The Angels that perform miracles don’t only congregate in the outfield -- they're occasionally on the mound.
Since their incarnation as a franchise in 1961, the Halos have 11 no-hitters, including one perfect game, with Hall of Famer Nolan Ryan accounting for four of them.
MLB.com takes a look back at the no-hitters in Angels franchise history.
July 12, 2019
Angels 13, Mariners 0
In an incredibly emotional game, the first at home after the tragic passing of Tyler Skaggs, the Angels jumped out to a big lead behind Mike Trout's homer, two doubles and six RBIs. But as the evening went on, it became clear that another special development was unfolding: a combined no-hitter.
Taylor Cole was the opener against Seattle, and tossed two perfect innings with a pair of strikeouts. He gave way to Felix Pena, who came in and was dominant for the remaining seven frames, walking one and striking out six. He finished off the combined no-no by getting Mallex Smith to ground out to second.
Following the final out, an emotional Angels squad gathered together and each player took the jersey off his back -- each with the name "Skaggs" and the number 45 -- and placed it on the mound, along with a painting of Skaggs in front of the famed cornfields from "Field of Dreams."
May 2, 2012: Jered Weaver
Angels 9, Twins 0
Weaver's only no-hitter was the Halos’ most recent. The right-hander allowed two baserunners, one on a passed ball on a strikeout and another on a walk, while throwing nine strikeouts. It was the largest margin of victory for an Angels no-hitter.
“It’s so surreal,” Weaver told reporters after the game. "It was awesome to have my parents here, my wife and knowing my brother was watching [on television] and had so many friends watching."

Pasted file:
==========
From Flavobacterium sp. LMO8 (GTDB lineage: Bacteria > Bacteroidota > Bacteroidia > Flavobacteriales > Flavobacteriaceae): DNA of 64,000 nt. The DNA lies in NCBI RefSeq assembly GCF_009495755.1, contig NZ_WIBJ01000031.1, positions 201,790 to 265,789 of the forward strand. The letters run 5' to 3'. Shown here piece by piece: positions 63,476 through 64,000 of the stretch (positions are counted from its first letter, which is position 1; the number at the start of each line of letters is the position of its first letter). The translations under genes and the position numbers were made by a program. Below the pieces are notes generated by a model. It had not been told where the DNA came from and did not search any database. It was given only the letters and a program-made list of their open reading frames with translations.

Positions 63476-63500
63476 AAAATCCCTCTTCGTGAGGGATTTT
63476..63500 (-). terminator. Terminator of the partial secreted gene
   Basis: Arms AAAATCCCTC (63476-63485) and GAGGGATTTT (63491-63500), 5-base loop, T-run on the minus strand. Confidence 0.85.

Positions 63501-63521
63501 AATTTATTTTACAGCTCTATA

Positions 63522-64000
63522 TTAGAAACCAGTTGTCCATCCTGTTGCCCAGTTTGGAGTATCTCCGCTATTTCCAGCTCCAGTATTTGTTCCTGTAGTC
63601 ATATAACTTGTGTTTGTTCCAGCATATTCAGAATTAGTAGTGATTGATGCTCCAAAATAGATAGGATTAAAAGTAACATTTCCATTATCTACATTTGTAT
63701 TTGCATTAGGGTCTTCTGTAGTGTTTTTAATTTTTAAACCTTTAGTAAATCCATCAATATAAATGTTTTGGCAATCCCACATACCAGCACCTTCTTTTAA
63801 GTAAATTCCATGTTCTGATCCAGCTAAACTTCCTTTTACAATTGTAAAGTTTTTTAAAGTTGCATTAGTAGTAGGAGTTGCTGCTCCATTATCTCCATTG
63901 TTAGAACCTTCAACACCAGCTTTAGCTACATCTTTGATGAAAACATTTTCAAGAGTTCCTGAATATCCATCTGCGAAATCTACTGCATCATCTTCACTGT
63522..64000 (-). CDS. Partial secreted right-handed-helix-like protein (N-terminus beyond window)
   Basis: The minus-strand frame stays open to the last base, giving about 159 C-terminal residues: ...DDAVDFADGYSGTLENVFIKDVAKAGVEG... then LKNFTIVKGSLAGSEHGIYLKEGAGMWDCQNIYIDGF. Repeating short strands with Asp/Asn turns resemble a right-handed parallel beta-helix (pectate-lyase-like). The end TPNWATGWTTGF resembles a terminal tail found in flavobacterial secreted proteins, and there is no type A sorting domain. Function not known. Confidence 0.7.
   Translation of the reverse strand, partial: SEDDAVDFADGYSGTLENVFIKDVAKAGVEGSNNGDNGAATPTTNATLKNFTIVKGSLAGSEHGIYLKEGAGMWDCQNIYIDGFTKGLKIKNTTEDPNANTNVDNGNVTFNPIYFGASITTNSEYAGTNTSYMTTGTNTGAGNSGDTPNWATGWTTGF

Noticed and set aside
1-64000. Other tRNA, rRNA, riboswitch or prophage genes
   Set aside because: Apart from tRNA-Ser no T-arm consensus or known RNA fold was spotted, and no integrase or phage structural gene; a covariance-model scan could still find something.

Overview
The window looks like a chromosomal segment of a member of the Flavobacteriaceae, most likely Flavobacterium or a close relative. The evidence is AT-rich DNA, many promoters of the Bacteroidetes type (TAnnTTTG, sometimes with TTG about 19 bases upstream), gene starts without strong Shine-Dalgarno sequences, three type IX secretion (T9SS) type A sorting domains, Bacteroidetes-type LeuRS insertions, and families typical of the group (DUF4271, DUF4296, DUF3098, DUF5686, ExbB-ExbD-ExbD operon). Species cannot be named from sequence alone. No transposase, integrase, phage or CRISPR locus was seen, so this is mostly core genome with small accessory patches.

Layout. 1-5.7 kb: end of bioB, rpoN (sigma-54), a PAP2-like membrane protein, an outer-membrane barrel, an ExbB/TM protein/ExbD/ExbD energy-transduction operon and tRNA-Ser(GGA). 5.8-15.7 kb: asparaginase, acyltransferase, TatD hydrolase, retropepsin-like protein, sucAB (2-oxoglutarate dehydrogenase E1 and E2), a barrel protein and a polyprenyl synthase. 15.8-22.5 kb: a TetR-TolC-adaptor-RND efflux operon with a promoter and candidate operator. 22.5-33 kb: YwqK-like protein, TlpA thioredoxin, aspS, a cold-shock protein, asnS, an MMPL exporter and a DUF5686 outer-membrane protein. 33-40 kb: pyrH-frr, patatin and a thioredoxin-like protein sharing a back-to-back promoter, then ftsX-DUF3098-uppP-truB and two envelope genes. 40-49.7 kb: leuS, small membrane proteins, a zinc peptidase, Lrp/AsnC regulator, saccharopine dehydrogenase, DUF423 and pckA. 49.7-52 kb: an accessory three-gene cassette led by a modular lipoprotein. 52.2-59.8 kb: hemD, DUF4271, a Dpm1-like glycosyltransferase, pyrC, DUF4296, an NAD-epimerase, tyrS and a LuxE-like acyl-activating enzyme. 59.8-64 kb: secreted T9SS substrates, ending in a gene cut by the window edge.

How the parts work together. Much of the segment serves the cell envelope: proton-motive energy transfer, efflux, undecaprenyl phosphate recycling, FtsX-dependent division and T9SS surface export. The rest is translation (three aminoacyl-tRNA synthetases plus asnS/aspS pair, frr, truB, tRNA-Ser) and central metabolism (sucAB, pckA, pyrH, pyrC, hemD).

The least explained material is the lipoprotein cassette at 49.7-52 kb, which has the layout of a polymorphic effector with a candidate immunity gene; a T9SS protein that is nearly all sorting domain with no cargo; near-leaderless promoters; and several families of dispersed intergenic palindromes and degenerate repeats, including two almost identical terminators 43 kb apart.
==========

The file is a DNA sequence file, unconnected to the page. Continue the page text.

Weaver went 20-5 with a 2.81 ERA that season, finishing third in American League Cy Young Award voting. He was also selected to participate in the third and final All-Star Game of his 12-year career.
July 27, 2011: Ervin Santana
Angels 3, Indians 1
Santana struck out 10 and threw 105 pitches in the first no-hitter at Progressive Field, which opened in 1994. Santana’s Major League debut was at that park in 2005, when he was greeted far differently, giving up a cycle to the first four batters he faced. Santana was 0-6 with a 4.98 ERA in 10 outings against the Indians heading into this game.
"I never get a win against this team," Santana told reporters after the game. "I've been pitching good against them. I just didn't have any luck, but I got it today.”
Santana allowed two baserunners, cruising after an error to the leadoff man in the first inning to retire the next 22 batters. He walked a runner in the eighth before retiring the last five batters.
Santana finished that season 11-12 with a 3.38 ERA.
April 11, 1990: Combined -- Mark Langston and Mike Witt
Angels 1, Mariners 0
On a chilly April night at Anaheim Stadium, Langston pitched the first seven innings and Witt the last two to notch the earliest calendar date for a no-hitter in franchise history. It was Langston’s first start for the Angels after signing a $16 million deal in the offseason. It was Witt’s first relief appearance since 1983.
Langston finished that season 10-17 with a 4.40 ERA. Witt made 10 relief appearances, going 0-3 with a 1.77 ERA, before being traded to the Yankees midseason.
Sept. 30, 1984: Mike Witt
Angels 1, Rangers 0 (perfect game)
The 11th perfect game in MLB history occurred in the last game of the season, with the Angels and Rangers well out of playoff contention. Witt struck out 10 at Arlington Stadium, mowing down the Rangers with his overpowering fastball-curveball combination. The game took only one hour, 49 minutes to complete.
“It probably won’t be until tomorrow and the next day, and every day this winter, that I’ll be saying to myself, 'Hey, I did that,'” Witt said after the game. “I mean, to get 27 straight batters out is unbelievable. For me to be able to say it is unbelievable.”
Witt was 15-11 with a 3.47 ERA that season.